6 min read

As refugee crisis extends, Jordanian hospitality wears thin

February 19, 2014 What happens when you add more than […]

19 February 2014

February 19, 2014

What happens when you add more than half a million refugees to a small desert kingdom already struggling to take care of its own? In the first of a two-part series, Alex Simon and Abdulrahman al-Masri explore how Jordanians are responding to the extended stay of their Syrian neighbors. Part 2 is available here

AMMAN: On an otherwise quiet evening along Amman’s Medina Street, one hole-in-the-wall storefront teems with customers as an assembly line of white- and yellow-clad employees prepares meals from spits of glistening shawarma meat.

“Anas Chicken,” reads the bright green and yellow façade. “Founded in Syria in 1991.”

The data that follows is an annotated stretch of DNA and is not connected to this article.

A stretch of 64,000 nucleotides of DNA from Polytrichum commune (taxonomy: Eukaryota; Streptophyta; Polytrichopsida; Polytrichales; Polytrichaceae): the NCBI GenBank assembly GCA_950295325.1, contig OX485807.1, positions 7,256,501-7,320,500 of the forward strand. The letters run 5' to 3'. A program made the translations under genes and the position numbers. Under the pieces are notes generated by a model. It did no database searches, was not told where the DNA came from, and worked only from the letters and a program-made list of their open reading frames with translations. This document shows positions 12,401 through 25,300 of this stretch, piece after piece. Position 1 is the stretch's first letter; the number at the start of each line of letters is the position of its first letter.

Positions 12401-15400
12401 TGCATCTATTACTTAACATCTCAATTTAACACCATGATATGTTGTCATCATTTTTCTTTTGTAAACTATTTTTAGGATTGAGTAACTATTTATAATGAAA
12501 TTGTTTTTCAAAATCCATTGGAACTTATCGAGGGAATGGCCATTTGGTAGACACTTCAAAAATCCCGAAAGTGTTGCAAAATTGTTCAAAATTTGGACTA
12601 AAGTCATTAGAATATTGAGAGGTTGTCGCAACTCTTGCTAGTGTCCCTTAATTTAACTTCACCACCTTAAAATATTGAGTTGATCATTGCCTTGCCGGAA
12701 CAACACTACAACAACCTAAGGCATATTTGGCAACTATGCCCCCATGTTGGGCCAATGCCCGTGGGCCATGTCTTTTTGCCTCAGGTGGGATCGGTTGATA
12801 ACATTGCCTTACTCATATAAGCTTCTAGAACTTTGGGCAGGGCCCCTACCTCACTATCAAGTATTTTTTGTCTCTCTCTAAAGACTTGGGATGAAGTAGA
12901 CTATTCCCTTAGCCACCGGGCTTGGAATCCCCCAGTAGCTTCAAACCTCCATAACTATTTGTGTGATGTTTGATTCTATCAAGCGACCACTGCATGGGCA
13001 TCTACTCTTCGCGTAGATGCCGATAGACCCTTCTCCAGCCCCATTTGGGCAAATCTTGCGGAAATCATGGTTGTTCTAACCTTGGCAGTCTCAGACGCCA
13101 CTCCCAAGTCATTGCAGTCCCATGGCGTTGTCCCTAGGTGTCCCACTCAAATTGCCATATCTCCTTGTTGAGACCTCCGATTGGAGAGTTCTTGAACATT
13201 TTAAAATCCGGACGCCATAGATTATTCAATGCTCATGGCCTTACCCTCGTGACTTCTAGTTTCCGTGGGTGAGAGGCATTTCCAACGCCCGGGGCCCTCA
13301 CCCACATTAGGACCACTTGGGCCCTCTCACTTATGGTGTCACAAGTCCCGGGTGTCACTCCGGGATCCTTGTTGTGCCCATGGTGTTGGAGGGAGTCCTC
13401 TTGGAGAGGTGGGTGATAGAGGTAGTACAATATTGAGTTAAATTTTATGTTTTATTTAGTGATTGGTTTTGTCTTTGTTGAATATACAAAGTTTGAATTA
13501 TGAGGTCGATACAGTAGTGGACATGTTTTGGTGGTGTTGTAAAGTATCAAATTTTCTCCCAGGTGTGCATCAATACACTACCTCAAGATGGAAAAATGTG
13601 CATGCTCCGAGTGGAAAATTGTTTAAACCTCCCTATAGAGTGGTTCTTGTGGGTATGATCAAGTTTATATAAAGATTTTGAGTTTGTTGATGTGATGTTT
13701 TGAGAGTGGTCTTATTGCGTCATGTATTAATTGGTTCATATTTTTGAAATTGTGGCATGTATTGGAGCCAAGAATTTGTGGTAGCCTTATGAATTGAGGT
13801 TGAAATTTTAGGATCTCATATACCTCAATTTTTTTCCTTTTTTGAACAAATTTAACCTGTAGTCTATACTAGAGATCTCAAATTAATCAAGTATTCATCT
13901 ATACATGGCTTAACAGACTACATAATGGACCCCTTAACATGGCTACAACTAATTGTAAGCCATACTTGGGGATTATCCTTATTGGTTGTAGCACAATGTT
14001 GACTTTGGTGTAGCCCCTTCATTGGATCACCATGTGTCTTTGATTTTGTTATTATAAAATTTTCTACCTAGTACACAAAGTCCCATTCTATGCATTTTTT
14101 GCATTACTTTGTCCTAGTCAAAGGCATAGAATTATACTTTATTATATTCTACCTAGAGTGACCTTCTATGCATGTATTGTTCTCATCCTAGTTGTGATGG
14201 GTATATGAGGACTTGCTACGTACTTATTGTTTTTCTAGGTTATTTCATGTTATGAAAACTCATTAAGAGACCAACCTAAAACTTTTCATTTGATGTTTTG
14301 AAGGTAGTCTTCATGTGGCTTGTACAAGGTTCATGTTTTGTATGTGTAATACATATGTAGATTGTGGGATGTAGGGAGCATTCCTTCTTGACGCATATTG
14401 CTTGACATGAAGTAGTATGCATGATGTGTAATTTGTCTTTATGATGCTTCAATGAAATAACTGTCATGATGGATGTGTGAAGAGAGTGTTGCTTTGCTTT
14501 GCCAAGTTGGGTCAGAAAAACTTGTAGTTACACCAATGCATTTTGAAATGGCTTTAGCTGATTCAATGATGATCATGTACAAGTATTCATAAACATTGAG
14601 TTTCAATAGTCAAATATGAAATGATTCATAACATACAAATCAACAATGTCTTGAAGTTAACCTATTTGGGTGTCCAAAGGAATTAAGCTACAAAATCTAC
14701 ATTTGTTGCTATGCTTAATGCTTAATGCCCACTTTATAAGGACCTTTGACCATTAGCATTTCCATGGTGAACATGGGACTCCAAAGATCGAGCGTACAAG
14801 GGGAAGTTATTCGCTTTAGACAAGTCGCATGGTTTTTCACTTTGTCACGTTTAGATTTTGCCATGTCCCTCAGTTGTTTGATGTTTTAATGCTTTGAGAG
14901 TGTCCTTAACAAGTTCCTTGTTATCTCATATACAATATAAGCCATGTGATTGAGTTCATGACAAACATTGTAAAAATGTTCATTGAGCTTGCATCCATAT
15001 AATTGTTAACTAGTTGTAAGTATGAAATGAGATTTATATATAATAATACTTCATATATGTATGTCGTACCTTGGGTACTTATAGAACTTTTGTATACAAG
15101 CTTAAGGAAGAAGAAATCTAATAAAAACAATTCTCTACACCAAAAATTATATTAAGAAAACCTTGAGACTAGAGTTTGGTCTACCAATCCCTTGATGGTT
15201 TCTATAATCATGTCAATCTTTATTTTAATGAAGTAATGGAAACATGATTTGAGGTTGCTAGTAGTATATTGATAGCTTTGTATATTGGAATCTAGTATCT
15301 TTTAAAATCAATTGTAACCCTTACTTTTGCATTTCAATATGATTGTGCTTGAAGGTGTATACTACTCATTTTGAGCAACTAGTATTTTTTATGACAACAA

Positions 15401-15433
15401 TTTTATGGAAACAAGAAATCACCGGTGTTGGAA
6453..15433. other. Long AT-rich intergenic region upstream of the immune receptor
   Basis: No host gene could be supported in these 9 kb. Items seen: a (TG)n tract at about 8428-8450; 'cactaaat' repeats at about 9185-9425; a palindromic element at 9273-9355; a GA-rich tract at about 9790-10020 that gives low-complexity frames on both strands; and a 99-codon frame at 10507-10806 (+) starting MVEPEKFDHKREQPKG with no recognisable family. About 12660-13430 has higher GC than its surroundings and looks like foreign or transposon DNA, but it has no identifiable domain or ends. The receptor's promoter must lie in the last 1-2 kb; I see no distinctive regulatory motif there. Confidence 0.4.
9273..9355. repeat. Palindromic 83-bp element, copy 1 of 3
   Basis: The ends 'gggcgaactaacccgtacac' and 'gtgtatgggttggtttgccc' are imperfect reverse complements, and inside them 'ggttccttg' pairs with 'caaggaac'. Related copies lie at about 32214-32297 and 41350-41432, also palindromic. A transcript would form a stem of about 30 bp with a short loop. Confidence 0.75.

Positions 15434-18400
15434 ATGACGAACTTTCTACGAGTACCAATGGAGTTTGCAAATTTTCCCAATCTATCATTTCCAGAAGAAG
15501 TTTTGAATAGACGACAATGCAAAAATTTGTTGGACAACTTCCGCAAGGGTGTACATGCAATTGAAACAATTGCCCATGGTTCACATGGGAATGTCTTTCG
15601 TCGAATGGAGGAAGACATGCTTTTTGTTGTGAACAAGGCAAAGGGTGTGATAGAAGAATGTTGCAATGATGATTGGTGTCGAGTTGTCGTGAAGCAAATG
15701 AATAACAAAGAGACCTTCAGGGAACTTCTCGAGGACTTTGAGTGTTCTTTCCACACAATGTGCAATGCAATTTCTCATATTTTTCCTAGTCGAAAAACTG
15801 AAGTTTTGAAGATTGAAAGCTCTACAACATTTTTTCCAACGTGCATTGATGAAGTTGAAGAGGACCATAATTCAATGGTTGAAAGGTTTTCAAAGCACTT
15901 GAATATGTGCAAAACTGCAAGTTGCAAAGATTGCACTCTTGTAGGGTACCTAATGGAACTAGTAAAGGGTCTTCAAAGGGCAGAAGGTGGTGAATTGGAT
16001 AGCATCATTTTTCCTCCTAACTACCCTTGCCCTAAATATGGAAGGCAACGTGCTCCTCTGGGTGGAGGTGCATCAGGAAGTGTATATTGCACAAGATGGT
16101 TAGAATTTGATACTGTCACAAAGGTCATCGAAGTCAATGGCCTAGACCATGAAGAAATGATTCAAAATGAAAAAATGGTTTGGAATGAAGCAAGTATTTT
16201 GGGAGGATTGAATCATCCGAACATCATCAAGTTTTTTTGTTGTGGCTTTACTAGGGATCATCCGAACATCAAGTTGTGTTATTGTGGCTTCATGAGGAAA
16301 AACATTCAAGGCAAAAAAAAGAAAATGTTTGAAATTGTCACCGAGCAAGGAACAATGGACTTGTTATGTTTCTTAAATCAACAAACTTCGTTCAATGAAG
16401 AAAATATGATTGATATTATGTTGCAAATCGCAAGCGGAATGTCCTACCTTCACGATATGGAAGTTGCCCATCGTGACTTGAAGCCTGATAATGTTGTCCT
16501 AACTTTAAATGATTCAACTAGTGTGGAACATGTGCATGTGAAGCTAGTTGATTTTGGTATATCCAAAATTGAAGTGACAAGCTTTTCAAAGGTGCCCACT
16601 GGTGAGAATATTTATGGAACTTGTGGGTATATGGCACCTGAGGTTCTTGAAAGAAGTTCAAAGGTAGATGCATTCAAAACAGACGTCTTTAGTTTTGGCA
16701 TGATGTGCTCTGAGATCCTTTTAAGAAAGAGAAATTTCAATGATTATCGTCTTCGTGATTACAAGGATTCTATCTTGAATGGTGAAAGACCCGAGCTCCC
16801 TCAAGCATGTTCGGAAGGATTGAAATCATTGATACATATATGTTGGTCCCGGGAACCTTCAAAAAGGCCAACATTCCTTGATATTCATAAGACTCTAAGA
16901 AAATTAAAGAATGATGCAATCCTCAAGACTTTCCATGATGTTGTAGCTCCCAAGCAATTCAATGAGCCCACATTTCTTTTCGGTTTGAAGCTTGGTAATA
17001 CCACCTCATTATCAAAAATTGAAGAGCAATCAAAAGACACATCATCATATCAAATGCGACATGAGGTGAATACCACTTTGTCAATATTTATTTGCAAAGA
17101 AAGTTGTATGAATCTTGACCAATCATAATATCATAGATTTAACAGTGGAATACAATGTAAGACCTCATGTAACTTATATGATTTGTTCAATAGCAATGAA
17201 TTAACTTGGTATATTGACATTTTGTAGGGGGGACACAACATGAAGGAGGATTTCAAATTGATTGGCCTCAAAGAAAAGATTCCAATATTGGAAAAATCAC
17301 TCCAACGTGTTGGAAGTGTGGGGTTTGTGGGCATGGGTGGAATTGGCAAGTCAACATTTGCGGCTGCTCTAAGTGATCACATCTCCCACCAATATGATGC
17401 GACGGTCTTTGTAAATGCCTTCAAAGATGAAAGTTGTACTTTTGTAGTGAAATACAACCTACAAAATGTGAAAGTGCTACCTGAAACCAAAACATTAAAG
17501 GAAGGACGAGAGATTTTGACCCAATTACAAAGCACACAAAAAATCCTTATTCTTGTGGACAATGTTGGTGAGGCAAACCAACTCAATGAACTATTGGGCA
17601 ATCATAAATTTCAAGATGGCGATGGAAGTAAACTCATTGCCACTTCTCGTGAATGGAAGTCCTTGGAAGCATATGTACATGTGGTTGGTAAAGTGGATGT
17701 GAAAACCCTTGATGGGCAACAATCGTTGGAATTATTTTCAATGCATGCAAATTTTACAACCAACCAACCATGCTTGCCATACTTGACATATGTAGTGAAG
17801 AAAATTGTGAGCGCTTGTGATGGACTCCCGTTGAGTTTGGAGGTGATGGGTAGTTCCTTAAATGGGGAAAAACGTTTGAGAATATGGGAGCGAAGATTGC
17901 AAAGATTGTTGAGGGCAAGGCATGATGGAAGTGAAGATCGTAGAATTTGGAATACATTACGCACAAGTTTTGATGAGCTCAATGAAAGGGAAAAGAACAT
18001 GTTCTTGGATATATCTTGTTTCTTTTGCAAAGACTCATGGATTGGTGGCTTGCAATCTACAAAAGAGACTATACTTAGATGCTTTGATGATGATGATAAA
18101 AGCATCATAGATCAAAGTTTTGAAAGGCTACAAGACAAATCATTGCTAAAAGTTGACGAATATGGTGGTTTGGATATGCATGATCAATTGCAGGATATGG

A few minutes’ walk from Anas, the recently opened Jordanian branch of Bakdash—a Damascus landmark that for more than a century has boasted the Middle East’s most famous ice cream—has drawn a half-dozen customers despite the February chill.

anas.jpgAnas Shawarma has drawn crowds of Syrians and Jordanians since opening
its Amman branch last summer. Photo courtesy of AnasRestaurants.

Bakdash and Anas, both of which have opened their Amman locations in the last nine months, are but two small indicators of the way that nearly 600,000 Syrian refugees have begun to reshape the cultural and economic landscape of a country whose population is generally estimated at between six and seven million.